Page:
Mayor funds developer that fought his own ‘Parker Boris’ standards
Pocket Living campaigned for exception to allow smaller homes to be built
London mayor Boris Johnson has given £21.7 million of loan funding to a developer which lobbied to water down his own minimum space standards.
Pocket Living has been picked to deliver 4,000 homes for the Greater London Authority over the next 10 years, despite campaigning for an exception allowing homes to be built smaller than ‘Parker Boris’ London Housing Design Guide requirements.
It is understood that just over 4 per cent of the 182 residential units that have been completed by the developer to date fall below the current minimum size (37m²) – although some projects pre-date the policy’s adoption.
The developer has already built eight studios, ranging in size from 29m² to 32m² and has won planning for two further studios of 32.5m² as part of a Waugh Thistleton-designed redevelopment scheme in Marcon Road, Hackney, which has yet to start on site.
The mayor’s programme – aimed at buyers who earn too much to qualify for social housing but are priced out of the open market – is part of Johnson’s bid to deliver 100,000 new homes. The plan comes five years after the mayor vowed to outlaw ‘rabbit hutches’ in the capital.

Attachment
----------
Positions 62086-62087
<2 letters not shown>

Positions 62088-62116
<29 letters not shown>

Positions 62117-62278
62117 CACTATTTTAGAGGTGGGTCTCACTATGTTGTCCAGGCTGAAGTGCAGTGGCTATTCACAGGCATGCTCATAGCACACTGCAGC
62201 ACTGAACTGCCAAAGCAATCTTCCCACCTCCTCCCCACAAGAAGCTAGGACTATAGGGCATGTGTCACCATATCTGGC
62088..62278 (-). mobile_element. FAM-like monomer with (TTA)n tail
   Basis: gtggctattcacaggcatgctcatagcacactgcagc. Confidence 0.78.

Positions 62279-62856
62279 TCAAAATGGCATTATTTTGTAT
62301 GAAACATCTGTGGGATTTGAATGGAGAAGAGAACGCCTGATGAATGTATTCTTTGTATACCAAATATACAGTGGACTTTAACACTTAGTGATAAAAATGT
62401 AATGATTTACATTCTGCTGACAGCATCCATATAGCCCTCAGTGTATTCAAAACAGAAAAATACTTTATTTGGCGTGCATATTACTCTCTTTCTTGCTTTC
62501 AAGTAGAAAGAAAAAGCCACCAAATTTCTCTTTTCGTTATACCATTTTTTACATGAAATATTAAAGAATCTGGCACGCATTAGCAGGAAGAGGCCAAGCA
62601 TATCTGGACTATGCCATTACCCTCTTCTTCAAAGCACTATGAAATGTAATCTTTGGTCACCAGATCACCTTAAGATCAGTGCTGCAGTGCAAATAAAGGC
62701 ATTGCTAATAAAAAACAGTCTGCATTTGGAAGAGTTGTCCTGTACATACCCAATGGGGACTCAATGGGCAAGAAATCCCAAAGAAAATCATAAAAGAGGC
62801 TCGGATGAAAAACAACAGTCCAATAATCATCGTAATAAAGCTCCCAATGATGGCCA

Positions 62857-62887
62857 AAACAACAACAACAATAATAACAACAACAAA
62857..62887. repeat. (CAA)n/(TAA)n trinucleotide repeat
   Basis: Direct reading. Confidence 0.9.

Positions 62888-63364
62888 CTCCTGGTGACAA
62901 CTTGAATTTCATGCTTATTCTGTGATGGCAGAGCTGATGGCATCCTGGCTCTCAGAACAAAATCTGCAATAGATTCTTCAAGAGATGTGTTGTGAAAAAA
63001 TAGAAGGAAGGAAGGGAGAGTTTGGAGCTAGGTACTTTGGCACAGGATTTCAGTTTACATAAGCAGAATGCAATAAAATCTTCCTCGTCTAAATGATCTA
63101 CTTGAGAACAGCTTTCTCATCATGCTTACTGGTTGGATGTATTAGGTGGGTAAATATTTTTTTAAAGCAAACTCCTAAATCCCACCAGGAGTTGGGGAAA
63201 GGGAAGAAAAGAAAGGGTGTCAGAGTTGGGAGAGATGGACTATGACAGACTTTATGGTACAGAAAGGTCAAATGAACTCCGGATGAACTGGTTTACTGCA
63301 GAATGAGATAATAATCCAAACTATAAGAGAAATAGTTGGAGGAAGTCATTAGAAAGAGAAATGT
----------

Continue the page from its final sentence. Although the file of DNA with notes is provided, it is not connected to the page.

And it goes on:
While all the new housing delivered under the Pocket deal will meet the mayor’s minimum space standards, the company is believed to have been instrumental in the inclusion in London’s Supplementary Planning Guidance of the lowest tier of 37m² ‘one person’ studio flats and an exception allowing even smaller homes of ‘exemplary design’. Draft mayoral standards published three years ago set the minimum for a one bedroom dwelling at 50m².
Pocket chief executive Marc Vlessing said: ‘We have (throughout our history) built two or three studios at 29m² and it is nothing compared to our 182 one-bed flats, which are London Housing Design Guide compliant.
‘When it comes to our one bedroom stock, we are entirely within the mayoral standards. That’s because we fought to ensure the mayoral standards included our one bedroom 37m² flat.’
Commenting on the Marcon Road scheme, Waugh Thistleton associate Tom Westwood said: ‘The vast majority of Pocket development provide one-bedroom flats of 38m² and our brief was to fit as many of those units on the site as is sensible. Obviously, with the high value of land in London, you cannot afford not to use space.’
Planning consultant Will Lingard of Turley Associates said: ‘If we want people to have decent and affordable accommodation close to where they work, compromises are inevitable. These flats may well be “undersized” but they have an important role to play as part of a wider offer within a bigger development.’